Saturday, July 3, 2021
Saturday, May 29, 2021
Hello and welcome to the 36th interview for my blog 3 Art Questions With Jackson! This time I interviewed Minneapolis based photographer and installation artist Melissa Borman! She is completely awesome and my Dad and I have loved her art wherever we have seen it on our travels. I think Melissa's answers give a unique perspective into her artistic world and I really believe you will enjoy what she had to say. Thank you for reading, and be sure to check out her Instagram at @melissa.borman (Image info: 1. Portrait of the artist by Paul Wegner 2. L'Oiseau Bleu, archival pigment print, 2020)
Jackson: What inspired you to make art? How did settle on photography as your primary way to express your ideas?
Melissa: I always made art as a kid, but it never occurred to me that it was something I could keep doing into adulthood until I took a photography class in college. I was studying Film Theory and Photography was required for my major. I fell in love with the darkroom and eventually added am Art major. Although I learned a lot from all my art courses, photography seemed like the most satisfying way to express myself. The process felt so much like writing in that in that through selecting and arranging a group of photographs I was able to communicate more than I could ever imagine doing with a single image and if I changed the arrangement the meaning changed. That seemed like magic.
I've also always been drawn to the flexibility that working with photographs offers. I can present a project as a series of images on a wall, as a book, takeaway ephemera, a projection, online, or as a combination of any of these methods. I love that photographs are so accessible and that there are so many ways to reach audiences with them.
Jackson: How do you decide what to photograph? Do you set up each shot or do they happen spontaneously?
Melissa: My projects usually start with an idea of something I want to address. For example, I Started A Piece of Dust in the Great Sea of Matter after researching historical and contemporary works depicting female figures in the landscape. I didn't like what I was seeing and was moved to make photographs that reflected my own experiences of being active in the landscape. I didn't know how to make those photographs, but I had a good idea of what I didn't want them to look like, so there was a lot of trial and error in the process.
My current project, Birds, started with what was just going to be a single image of a ceramic bird I had in my studio. I was going to break it and use the pieces for another project and I thought that photographing it would make it easier for me to break it. It didn't, it just made me like the little figurine even more. I had been working on a project about grief and loss and something about its broken and glued tail resonated with me. I do make plans, but the work almost never ends up anything like the plan. That said, I think the plan is always important. It's a way to get started. I tell my students that it is like a good road trip. You start with a destination, but you stay open to possible detours and maybe you end up somewhere else entirely, but you would have never gotten on the road without the original destination in mind.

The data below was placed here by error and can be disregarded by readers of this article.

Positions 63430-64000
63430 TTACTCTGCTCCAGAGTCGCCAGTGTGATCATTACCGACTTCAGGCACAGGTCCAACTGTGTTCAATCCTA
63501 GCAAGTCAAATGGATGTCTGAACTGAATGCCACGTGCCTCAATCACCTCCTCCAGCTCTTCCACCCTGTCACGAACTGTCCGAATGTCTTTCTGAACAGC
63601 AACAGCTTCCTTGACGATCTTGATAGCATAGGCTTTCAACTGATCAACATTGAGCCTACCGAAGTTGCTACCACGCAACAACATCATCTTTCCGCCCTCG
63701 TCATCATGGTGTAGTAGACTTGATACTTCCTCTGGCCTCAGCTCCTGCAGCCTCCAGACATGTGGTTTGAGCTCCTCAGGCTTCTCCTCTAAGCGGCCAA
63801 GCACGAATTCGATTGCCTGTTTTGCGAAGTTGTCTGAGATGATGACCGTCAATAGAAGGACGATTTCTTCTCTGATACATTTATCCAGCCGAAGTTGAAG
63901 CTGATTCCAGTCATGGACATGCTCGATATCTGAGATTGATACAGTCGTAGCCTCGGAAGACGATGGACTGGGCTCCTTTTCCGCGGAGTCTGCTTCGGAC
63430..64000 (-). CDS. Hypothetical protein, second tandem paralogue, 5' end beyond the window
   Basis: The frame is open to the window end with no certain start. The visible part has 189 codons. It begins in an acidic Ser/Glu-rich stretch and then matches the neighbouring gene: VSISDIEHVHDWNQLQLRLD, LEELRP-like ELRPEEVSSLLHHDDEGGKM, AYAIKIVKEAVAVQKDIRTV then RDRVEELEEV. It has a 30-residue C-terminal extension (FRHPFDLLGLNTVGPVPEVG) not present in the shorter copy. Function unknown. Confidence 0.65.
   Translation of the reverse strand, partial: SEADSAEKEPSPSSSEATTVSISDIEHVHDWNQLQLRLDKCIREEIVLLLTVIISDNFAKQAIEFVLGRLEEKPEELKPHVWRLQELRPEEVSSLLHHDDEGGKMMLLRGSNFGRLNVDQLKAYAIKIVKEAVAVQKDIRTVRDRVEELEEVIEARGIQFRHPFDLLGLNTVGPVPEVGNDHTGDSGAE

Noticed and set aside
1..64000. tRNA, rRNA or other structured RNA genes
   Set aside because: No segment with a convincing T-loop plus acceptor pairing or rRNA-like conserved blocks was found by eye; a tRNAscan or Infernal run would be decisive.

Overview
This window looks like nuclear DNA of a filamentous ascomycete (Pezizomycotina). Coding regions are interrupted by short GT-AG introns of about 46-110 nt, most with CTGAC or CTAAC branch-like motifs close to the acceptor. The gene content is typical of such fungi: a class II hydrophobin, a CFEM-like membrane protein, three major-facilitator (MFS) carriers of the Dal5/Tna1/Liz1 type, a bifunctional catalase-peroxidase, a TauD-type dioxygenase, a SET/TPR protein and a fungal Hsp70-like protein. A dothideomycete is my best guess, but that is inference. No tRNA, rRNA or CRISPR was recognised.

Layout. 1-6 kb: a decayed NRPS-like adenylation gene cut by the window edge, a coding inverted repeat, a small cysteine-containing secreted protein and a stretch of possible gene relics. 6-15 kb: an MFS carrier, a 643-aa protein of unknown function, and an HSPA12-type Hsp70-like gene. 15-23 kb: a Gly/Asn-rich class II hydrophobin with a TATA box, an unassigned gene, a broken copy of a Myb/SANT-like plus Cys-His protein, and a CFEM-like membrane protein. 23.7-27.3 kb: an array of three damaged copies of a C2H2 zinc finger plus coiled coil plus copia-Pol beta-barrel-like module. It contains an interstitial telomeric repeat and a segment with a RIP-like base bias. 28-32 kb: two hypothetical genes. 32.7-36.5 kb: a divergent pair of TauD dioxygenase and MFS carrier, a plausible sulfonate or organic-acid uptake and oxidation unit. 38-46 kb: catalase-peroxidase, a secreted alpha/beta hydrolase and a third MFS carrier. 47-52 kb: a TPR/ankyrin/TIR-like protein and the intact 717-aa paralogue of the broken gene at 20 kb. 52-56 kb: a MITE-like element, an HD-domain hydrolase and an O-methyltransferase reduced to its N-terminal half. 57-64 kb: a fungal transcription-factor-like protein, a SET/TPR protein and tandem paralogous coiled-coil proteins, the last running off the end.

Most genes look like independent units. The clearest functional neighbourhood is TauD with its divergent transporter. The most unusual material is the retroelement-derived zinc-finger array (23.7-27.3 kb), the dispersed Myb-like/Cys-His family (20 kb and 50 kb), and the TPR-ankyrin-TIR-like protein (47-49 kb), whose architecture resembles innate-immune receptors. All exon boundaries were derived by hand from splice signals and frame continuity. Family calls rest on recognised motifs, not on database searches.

Jackson: If you could meet any artist living or dead, who would it be and why?
Melissa: I greatly admire and would be honored to meet Yoko Ono because her work has inspired me to be vulnerable in my practice and to explore new materials and methods. I first became aware that she was so much more than the wife of a famous man when I watched Cut Piece in a film class in college. She addressed so much, such as issues of gender, class, and cultural identity so effectively in the deceptively simple act of sitting still. That piece still inspires me as I endeavor to pack as much meaningful content into seemingly simple works as possible. It's a lot of work to make something look simple and often miss the point, but it's the most satisfying was for me to work. I'll keep trying.
I'll add, although there are many artists I would like to meet, this year of isolation has made me even more grateful for the many wonderful artists I am lucky to know.
Wednesday, May 12, 2021
Friday, May 7, 2021
Saturday, April 3, 2021
Saturday, March 27, 2021